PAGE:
How would the feature selection process and model performance change if the dataset included stronger predictors for death and discharge outcomes, beyond the features focused on CLABSI prediction

If the dataset included stronger predictors for death and discharge outcomes, beyond the features focused on CLABSI prediction, the feature selection process and model performance would likely undergo significant changes: Feature Selection: The inclusion of stronger predictors for death and discharge outcomes would influence the feature selection process. These additional features would be considered during model training, potentially leading to different variable importance rankings and early splits in the decision trees. Model Performance: With more informative predictors for death and discharge, the model performance is expected to improve. The models would likely exhibit better discrimination, calibration, and overall predictive accuracy, as they would have access to more relevant information for making predictions. Complexity and Interpretability: The inclusion of additional predictors may increase the complexity of the models. While this could enhance performance, it might also make the models harder to interpret. Balancing model complexity with interpretability would be crucial in such scenarios. Generalizability: Stronger predictors for death and discharge outcomes could potentially enhance the generalizability of the models, allowing them to perform well on new data and in different settings.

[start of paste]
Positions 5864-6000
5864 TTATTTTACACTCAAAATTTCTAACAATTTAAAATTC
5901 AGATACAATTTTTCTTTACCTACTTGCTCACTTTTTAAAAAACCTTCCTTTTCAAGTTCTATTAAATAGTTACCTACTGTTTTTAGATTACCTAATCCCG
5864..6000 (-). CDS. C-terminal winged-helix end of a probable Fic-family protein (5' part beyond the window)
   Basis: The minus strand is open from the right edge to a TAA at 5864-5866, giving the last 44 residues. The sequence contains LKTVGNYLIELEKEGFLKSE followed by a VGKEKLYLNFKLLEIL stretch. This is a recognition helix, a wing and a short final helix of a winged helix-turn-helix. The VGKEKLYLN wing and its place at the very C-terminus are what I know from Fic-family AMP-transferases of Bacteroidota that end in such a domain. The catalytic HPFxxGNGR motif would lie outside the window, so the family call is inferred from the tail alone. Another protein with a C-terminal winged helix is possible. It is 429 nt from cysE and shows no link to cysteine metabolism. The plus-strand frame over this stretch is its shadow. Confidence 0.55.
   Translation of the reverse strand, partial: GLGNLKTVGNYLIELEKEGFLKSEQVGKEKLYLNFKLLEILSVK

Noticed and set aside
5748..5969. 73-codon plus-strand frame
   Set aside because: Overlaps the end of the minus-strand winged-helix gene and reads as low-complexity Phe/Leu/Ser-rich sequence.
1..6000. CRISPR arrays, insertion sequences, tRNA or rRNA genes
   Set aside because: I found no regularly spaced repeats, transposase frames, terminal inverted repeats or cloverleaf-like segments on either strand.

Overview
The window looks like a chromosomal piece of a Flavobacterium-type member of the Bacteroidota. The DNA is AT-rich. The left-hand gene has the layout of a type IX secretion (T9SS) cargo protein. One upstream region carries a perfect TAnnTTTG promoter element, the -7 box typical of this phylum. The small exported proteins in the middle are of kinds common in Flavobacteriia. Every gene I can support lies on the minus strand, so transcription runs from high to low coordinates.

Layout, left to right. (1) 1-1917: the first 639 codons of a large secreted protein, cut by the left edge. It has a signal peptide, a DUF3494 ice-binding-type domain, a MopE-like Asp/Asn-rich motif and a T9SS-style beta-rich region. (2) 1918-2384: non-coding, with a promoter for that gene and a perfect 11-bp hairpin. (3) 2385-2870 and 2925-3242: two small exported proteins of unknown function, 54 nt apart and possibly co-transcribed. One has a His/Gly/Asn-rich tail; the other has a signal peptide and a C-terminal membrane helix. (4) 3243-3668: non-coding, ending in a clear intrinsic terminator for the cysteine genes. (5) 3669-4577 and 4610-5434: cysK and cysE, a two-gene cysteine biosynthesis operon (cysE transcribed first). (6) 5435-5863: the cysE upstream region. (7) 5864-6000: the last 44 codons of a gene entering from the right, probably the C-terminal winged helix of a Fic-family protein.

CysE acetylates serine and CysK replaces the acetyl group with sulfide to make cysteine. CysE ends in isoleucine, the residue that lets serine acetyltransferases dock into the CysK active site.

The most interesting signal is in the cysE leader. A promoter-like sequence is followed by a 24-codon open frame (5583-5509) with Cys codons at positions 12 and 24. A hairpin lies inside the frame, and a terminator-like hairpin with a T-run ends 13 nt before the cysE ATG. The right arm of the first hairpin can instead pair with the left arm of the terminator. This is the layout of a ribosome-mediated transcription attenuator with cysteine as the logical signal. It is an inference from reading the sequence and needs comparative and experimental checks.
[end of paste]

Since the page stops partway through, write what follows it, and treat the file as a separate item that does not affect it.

How could the computational efficiency of survival and competing risks models be further improved, beyond the discretization and administrative censoring approaches used in this study

To further improve the computational efficiency of survival and competing risks models beyond the discretization and administrative censoring approaches used in this study, several strategies can be considered: Advanced Sampling Techniques: Implementing more sophisticated sampling techniques, such as stratified sampling or adaptive sampling, can help optimize the data used for model training and reduce computational burden. Parallel Processing: Utilizing parallel processing capabilities and distributed computing frameworks can speed up model training and prediction tasks by distributing the workload across multiple processors or machines. Feature Engineering: Conducting feature engineering to reduce the dimensionality of the dataset and focus on the most informative predictors can streamline model training and improve efficiency. Algorithm Optimization: Exploring algorithmic optimizations specific to survival and competing risks models, such as specialized tree-splitting criteria or parallelized implementations, can further enhance computational performance. Hardware Acceleration: Leveraging hardware acceleration techniques, such as GPU computing, can significantly speed up model training and prediction tasks for large datasets. By implementing these strategies in conjunction with the existing approaches, the computational efficiency of survival and competing risks models can be further enhanced, making them more practical for real-world applications.
0